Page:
Genetic Screening Roadmap: A Clinician’s Guide to Providing Quality Maternal Health Care


Published 12/15/21
Genetic Screening Roadmap

Genetic Screening Roadmap: A Clinician’s Guide to Providing Quality Maternal Health Care (Part 1)


Genetic screening exemplifies the translation of advances in human genomics research into early interventions that promote individual public health benefits. A variety of tools and methods are available to screen adults, fetuses, and newborns — all with a goal of gaining insight into the potential outcome of certain genetic conditions.

Genetic screening can help women make informed decisions about their reproductive health and pregnancy management, and may improve maternal and fetal outcomes by allowing preparation to care for children who may have a genetic disorder. However, there is limited independent and culturally-inclusive research assessing the public health implications of preconception and prenatal screening, resulting in significant challenges to integrating research and development advances into existing health care and regulatory systems, as well as gaps in patient care and inequities between populations.

This roadmap focuses on two types of screens – Expanded Carrier Screening and Noninvasive Prenatal Screening.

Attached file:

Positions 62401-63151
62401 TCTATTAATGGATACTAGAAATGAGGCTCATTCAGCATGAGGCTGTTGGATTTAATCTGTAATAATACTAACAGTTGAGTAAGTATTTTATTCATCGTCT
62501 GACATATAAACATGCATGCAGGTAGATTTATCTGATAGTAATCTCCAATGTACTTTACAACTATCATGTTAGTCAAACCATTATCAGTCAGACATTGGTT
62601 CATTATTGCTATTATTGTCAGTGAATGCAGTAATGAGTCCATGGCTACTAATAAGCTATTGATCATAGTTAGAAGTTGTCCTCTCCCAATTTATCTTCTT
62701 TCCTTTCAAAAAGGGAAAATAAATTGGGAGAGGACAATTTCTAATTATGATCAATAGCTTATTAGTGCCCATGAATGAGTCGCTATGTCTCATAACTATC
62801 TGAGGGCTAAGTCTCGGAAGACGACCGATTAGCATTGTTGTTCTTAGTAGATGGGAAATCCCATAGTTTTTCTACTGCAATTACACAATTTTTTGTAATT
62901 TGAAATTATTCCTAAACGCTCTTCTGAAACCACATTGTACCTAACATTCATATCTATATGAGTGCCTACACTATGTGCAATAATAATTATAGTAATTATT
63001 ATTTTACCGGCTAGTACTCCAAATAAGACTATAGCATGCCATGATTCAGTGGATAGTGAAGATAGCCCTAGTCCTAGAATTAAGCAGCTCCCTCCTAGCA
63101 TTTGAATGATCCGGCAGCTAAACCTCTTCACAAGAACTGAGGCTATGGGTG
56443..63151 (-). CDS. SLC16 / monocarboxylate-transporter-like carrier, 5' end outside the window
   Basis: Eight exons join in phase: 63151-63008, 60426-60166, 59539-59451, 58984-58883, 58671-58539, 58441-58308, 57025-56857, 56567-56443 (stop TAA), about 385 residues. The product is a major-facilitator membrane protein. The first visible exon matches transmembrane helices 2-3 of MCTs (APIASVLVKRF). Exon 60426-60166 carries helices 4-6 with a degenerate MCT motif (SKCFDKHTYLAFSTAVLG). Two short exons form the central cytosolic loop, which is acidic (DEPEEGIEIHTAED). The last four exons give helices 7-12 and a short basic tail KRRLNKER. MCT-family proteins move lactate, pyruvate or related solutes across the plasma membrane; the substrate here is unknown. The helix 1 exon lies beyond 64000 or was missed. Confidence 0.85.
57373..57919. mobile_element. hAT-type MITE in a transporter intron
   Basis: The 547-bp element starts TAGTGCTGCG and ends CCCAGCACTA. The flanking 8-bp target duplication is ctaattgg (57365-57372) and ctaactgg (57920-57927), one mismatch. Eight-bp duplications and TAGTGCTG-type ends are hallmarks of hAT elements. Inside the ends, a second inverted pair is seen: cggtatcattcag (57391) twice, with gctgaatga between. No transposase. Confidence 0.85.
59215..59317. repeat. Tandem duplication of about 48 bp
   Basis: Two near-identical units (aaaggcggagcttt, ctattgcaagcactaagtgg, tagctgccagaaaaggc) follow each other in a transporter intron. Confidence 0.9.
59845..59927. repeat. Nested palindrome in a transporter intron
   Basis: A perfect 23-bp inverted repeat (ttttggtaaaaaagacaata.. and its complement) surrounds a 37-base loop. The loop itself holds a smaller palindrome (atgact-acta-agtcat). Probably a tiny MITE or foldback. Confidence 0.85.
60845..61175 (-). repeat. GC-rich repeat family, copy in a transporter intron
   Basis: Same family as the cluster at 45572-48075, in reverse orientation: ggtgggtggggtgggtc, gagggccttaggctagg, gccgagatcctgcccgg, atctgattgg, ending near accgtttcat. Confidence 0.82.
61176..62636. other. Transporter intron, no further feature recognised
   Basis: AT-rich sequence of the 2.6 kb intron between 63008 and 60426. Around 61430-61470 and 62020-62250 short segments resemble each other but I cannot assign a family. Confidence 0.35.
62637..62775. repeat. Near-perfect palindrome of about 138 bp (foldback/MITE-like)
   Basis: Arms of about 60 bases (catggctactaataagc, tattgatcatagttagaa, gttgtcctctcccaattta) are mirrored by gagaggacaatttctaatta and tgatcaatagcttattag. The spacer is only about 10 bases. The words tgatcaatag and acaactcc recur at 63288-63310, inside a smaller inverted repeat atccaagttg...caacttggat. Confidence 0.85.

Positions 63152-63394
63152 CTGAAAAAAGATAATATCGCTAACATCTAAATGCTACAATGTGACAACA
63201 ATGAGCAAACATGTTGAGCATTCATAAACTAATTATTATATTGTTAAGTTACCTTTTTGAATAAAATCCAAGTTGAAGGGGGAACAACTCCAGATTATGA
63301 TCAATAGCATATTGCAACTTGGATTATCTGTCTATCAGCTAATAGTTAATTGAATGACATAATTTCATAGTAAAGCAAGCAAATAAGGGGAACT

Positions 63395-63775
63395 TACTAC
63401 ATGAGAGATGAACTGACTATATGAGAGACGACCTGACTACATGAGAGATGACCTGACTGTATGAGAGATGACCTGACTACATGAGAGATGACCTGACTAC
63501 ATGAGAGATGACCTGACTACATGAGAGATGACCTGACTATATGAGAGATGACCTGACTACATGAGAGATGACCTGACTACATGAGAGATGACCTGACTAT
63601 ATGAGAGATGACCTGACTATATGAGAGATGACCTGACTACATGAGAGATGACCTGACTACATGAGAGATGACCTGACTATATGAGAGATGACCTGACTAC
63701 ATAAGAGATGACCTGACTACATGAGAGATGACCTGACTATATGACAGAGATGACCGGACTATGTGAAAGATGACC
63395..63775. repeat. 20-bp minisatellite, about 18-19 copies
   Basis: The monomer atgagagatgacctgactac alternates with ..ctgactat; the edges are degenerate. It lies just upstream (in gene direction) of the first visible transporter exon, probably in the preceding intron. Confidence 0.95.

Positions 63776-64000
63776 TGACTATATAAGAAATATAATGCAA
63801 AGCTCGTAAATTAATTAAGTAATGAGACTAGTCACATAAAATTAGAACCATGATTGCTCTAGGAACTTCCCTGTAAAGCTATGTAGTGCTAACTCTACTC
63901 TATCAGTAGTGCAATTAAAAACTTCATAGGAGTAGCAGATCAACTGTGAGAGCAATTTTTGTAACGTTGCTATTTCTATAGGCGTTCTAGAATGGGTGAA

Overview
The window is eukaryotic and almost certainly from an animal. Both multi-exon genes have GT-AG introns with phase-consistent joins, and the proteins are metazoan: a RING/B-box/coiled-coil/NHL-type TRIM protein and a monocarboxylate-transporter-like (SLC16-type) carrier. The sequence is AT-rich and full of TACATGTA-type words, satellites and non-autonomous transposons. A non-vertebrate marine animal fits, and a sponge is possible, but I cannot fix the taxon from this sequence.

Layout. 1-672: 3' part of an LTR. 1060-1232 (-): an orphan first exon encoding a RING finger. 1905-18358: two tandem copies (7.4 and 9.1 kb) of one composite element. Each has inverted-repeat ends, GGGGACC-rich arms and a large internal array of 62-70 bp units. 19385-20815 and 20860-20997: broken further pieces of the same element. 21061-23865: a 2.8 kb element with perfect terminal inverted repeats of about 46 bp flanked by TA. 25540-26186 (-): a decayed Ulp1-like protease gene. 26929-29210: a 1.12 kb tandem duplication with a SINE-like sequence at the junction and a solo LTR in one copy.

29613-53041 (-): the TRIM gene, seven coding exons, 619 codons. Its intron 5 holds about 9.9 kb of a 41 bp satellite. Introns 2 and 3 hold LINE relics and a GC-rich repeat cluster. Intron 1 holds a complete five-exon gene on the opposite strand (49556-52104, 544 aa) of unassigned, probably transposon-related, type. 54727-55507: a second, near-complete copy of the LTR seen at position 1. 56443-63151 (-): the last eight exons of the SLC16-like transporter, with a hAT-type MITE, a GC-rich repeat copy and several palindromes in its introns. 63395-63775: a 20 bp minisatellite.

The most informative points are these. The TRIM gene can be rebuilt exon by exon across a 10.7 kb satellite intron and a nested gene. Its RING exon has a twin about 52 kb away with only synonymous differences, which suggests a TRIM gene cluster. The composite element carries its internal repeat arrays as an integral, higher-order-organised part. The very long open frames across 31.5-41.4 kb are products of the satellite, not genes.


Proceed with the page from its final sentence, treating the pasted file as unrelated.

Expanded Carrier Screening (ECS)

Carrier screening allows individuals to assess the chance of having a child with certain inherited genetic conditions prior to conception or during pregnancy. It can determine the carrier status of reproductive partners for some recessive and/or X-linked genetic conditions that can be inherited by their children. Carrier screening traditionally has been offered based on a patient’s ethnicity, as some heritable conditions occur more commonly in specific ethnic groups. However, self-reported ethnicity may not accurately reflect a patient’s unique ancestry. As families and societies grow more diverse, ethnicity-based screening has become more challenging, with 20-40% of Americans unable to accurately report their ethnicity. Additionally, research continues to evolve our understanding of genetic etiologies of conditions compared to when practice guidelines were initially developed. Clinical guidelines today include a combination of population and ethnicity-based recommendations and individualized approaches to determine appropriate screening for each patient.